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Africa: The next gold rush?

  • Africa is witnessing geo political changes never before experienced by the continent in history. And it is not only the countries in Northern Africa, like Tunisia, Libya and Egypt, that are witnessing the type of change thought impossible even a couple of years ago. Countries ranging from Sierra Leone to Nigeria and Zimbabwe to the newly carved out South Sudan are undergoing rapid change. Many countries on this continent are witnessing or are experimenting with peace for first time in decades. And totalitarian states are giving way to representative governments.

     

    The continent has always commanded attention from the world for a range of natural resources it can provide, a sort of raw-material supplier to the world. But perhaps for the first time in history, Africa is turning into a consumer demanding goods and services. It is a huge potential market of over a billion people, with latent demand that is expected to show over the coming years.

     

    The most urgent demand is in infrastructure. After decades of neglect and destruction, almost everything has to be built from scratch. Demand arises not only for civil infrastructure in transportation, energy and telecommunications, but also for industrial and mining development. Specifically, opportunities exist in building roads, rail lines, airports, ports, power plants and power distribution infrastructure. Banking facilities are required to manage the new wealth being generated. And a young and vibrant population gives rise to demand for international clothing brands, latest gizmos and fast food. Several African cities are already witnessing very high growth in modern retail.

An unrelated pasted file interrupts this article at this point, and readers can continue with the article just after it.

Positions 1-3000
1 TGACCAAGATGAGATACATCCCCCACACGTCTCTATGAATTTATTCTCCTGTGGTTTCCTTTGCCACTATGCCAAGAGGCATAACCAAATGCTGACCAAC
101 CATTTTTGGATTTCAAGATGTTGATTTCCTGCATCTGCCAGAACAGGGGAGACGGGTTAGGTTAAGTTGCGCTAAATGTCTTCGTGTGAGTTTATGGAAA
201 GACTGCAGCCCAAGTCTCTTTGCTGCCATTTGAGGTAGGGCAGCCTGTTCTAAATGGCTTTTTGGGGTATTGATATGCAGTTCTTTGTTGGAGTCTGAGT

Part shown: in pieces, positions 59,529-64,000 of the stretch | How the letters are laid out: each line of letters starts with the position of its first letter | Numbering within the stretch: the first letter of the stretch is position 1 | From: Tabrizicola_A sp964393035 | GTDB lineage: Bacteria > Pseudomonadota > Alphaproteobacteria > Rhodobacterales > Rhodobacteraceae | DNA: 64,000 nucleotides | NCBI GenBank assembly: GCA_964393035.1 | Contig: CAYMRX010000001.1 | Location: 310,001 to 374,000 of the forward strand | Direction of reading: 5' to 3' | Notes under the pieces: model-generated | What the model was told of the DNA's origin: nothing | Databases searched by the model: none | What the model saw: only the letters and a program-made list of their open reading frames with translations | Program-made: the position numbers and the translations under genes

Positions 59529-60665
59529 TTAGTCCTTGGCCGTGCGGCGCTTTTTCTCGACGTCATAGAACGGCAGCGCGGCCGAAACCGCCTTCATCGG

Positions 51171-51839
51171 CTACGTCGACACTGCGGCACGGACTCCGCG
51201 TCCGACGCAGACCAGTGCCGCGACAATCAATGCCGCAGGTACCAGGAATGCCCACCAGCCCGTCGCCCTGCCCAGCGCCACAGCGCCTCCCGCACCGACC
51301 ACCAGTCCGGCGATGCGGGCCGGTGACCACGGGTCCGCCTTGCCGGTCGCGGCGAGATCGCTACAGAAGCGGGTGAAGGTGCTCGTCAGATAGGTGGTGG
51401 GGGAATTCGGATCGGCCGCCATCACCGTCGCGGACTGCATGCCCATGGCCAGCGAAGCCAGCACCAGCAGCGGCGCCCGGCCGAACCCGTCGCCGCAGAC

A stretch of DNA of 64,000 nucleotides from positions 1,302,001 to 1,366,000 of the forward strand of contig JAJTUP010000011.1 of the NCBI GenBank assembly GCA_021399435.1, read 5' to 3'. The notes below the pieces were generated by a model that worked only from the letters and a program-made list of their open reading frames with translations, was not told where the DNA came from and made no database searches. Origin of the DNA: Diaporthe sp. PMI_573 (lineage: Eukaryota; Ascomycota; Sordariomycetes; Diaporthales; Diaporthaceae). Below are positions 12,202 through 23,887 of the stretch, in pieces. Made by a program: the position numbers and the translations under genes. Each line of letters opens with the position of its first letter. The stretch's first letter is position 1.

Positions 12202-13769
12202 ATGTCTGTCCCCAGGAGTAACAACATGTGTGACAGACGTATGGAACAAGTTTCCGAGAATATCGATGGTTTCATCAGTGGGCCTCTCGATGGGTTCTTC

Companies from India are uniquely positioned to benefit from this huge market due to India’s traditional ties with Africa, a sizeable Indian-origin population on the continent, and in general a positive perception of India among the people of Africa (as opposed to say China, which many Africans perceive as acting like a colonial power that takes away minerals and resources without sharing its benefits). While Indian multinationals (like Tata) have been active in various countries in Africa for many years now, the time has come when even small and medium sized Indian companies, across the sector spectrum, can grow and benefit by operating on the continent that gave birth to the human race.


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